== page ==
Parry, William (fl.1601) (DNB00)

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PARRY, WILLIAM (fl. 1601), traveller, is the author of ‘A New and Large Discourse of the Travels of Anthony Sherley, Kt.,’ in Turkey, Persia, and Russia (1601). He accompanied Shirley [see Shirley, Sir Anthony] in all his wanderings in the track of John Newberie [q. v.], Ralph Fitch [q. v.], and Anthony Jenkinson [q. v.], and his account is amusing and observant. He describes the outward route by Flushing, the Hague, Cologne, Frankfort, the Alps, and Venice to Aleppo. The Englishmen were arrested by the Turks in Cyprus on the slanderous information of Italians; released on payment of backsheesh, they had to make their way to Tripoli in Syria in a small boat. The Syrians, according to Parry, ‘sit all day drinking a liquor they call coffee, made of a seed like mustard.’ Embarking on the Euphrates at Birrah, after visiting Antioch and Aleppo, Shirley and Parry sailed down the river for twenty-three days, and so reached Babylon, where their merchandise was seized, and only half its value given back. Informed against by a ‘drunken Dutchman,’ they hurried on from Babylon, where Parry describes the ‘old tower of Babel, about the height of Paul's,’ into Persia. They were lucky enough to escape the Turkish frontier guards, who threatened ‘to cut them into gobbets,’ and, passing through the country of the Kurds, ‘altogether addicted to thieving, not much unlike the wild Irish,’ they received a warm welcome at Casben from the shah. Parry gives a short account of the Persian court, and the manners and religion of the people, and condemns them as ‘ignorant in all kinds of liberal or learned sciences, except in … horses' furniture, carpettings, and silk works.’ Persian coppers, he says, are like ‘our Bristow tokens.’ After very honourable treatment the Englishmen took their leave for Russia. They were two months crossing the Caspian in stormy weather; from Astrakhan to Moscow was a journey of ten weeks more, seven of them up the ‘mighty river of Volga.’ At the Russian capital the English travellers, though at first entertained by a ‘crew of aqua vitæ bellied fellows,’ soon fell under suspicion, were put in confinement, and vexed with ‘frivolous particularities,’ as if spies. The English merchants in Moscow went bail for them; and the visitors were allowed to go on their way, after witnessing a great church and state procession, in which a monstrous bell of twenty tons weight was dragged by 3,500 men, as Parry relates, ‘after the manner of our western bargemen in England.’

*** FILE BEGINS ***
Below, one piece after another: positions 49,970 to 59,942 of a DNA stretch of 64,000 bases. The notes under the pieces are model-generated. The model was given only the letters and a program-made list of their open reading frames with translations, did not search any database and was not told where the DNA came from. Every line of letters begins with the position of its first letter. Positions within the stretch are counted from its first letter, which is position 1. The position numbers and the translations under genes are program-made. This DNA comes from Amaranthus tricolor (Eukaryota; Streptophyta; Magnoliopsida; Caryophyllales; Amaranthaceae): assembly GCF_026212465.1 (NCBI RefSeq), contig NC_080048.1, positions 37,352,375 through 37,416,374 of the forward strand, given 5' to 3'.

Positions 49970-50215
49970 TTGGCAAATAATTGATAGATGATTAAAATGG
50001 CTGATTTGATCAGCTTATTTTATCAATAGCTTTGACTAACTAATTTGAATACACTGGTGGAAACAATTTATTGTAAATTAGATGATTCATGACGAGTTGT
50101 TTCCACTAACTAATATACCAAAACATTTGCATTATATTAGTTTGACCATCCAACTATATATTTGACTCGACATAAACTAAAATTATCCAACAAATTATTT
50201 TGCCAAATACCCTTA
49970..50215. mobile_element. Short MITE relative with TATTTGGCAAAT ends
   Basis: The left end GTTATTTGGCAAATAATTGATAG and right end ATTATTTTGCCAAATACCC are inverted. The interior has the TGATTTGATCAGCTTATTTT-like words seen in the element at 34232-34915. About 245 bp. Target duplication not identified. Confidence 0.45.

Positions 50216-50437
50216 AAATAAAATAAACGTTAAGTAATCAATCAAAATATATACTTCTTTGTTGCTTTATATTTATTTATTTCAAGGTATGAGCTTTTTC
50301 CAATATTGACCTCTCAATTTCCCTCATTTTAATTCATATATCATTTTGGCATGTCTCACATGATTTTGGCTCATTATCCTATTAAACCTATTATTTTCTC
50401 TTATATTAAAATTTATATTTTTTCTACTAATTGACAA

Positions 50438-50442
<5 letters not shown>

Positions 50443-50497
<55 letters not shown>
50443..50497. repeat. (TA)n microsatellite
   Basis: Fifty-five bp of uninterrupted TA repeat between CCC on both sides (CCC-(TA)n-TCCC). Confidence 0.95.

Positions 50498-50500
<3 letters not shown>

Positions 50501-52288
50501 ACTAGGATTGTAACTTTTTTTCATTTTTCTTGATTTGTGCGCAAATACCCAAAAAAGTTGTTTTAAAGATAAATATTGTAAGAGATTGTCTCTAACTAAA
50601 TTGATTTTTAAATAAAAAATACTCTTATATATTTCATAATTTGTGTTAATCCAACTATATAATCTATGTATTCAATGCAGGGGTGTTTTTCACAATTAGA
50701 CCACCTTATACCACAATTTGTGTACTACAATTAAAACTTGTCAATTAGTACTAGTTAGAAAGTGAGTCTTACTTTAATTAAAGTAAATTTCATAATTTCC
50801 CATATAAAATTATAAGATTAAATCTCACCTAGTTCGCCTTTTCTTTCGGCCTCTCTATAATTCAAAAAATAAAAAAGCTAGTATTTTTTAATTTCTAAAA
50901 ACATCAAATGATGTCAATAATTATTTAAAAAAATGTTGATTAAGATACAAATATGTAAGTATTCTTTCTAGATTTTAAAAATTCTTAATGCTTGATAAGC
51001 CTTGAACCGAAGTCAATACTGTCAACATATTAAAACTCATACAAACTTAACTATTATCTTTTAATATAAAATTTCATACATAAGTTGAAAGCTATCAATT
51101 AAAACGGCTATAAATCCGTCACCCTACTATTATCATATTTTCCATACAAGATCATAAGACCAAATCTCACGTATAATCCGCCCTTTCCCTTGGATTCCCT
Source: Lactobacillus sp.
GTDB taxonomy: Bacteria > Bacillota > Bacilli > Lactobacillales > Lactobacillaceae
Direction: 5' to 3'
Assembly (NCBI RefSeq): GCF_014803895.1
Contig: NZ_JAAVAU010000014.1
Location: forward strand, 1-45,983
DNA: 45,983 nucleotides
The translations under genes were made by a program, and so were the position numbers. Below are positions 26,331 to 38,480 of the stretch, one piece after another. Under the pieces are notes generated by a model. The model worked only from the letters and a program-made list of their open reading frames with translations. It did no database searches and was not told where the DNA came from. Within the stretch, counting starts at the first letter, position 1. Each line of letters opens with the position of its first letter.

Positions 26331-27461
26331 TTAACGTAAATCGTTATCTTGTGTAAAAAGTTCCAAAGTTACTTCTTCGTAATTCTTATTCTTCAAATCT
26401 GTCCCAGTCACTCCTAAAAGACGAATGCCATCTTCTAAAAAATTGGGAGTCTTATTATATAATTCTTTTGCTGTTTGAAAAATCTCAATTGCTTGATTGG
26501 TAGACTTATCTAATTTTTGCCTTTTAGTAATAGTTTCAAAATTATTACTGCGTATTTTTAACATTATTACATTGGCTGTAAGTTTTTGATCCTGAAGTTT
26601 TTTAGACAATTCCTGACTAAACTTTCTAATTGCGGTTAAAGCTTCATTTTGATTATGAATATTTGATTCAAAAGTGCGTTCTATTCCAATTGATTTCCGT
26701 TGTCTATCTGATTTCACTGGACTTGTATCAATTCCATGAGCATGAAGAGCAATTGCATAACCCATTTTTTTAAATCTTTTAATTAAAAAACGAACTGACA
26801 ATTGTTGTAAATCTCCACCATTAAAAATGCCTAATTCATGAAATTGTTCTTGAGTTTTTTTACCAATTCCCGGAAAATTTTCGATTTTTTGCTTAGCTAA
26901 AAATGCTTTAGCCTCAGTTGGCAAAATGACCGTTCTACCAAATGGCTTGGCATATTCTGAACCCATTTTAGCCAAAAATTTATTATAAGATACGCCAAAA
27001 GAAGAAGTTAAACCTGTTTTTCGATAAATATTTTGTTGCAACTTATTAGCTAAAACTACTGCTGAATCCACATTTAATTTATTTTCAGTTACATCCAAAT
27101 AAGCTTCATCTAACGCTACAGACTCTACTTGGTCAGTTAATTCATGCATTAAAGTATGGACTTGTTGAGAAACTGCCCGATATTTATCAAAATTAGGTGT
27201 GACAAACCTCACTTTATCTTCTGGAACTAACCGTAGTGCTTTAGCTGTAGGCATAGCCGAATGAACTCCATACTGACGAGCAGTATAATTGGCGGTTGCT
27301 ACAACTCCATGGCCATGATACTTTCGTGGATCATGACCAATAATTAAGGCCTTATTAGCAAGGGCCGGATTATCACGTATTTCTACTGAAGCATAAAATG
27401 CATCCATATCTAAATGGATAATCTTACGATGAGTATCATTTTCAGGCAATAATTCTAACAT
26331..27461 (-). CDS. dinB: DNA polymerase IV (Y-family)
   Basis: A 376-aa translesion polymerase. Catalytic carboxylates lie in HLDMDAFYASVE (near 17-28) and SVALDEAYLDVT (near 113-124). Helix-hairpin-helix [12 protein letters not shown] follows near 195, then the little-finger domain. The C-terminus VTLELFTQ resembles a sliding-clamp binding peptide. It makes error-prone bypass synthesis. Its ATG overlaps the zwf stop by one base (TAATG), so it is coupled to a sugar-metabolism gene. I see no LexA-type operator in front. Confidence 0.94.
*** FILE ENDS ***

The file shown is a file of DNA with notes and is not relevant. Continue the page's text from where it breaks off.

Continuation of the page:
From Russia Parry returned home with some reputation for travel. John Davies (1565?–1618) [q. v.] of Hereford addressed to him a sonnet in praise of his daring. Parry's ‘Discourse’ was partly reprinted in Purchas's ‘Pilgrimes,’ and was reprinted by J. Payne Collier in his ‘Illustrations of Early English Popular Literature,’ 1864. On it was based ‘The Travailes of the three English Brothers,’ Thomas, Anthony, and Robert Shirley, a play, by John Day, William Rowley, and George Wilkins, 1607.

[Parry's Discourse. Other narratives of the same events, though without direct mention of Parry, are Shirley's own account of his Travels in Persia, 1613, and the Travels of the Three Brothers Shirley, 1825, containing reprints from all the narratives.]

C. R. B.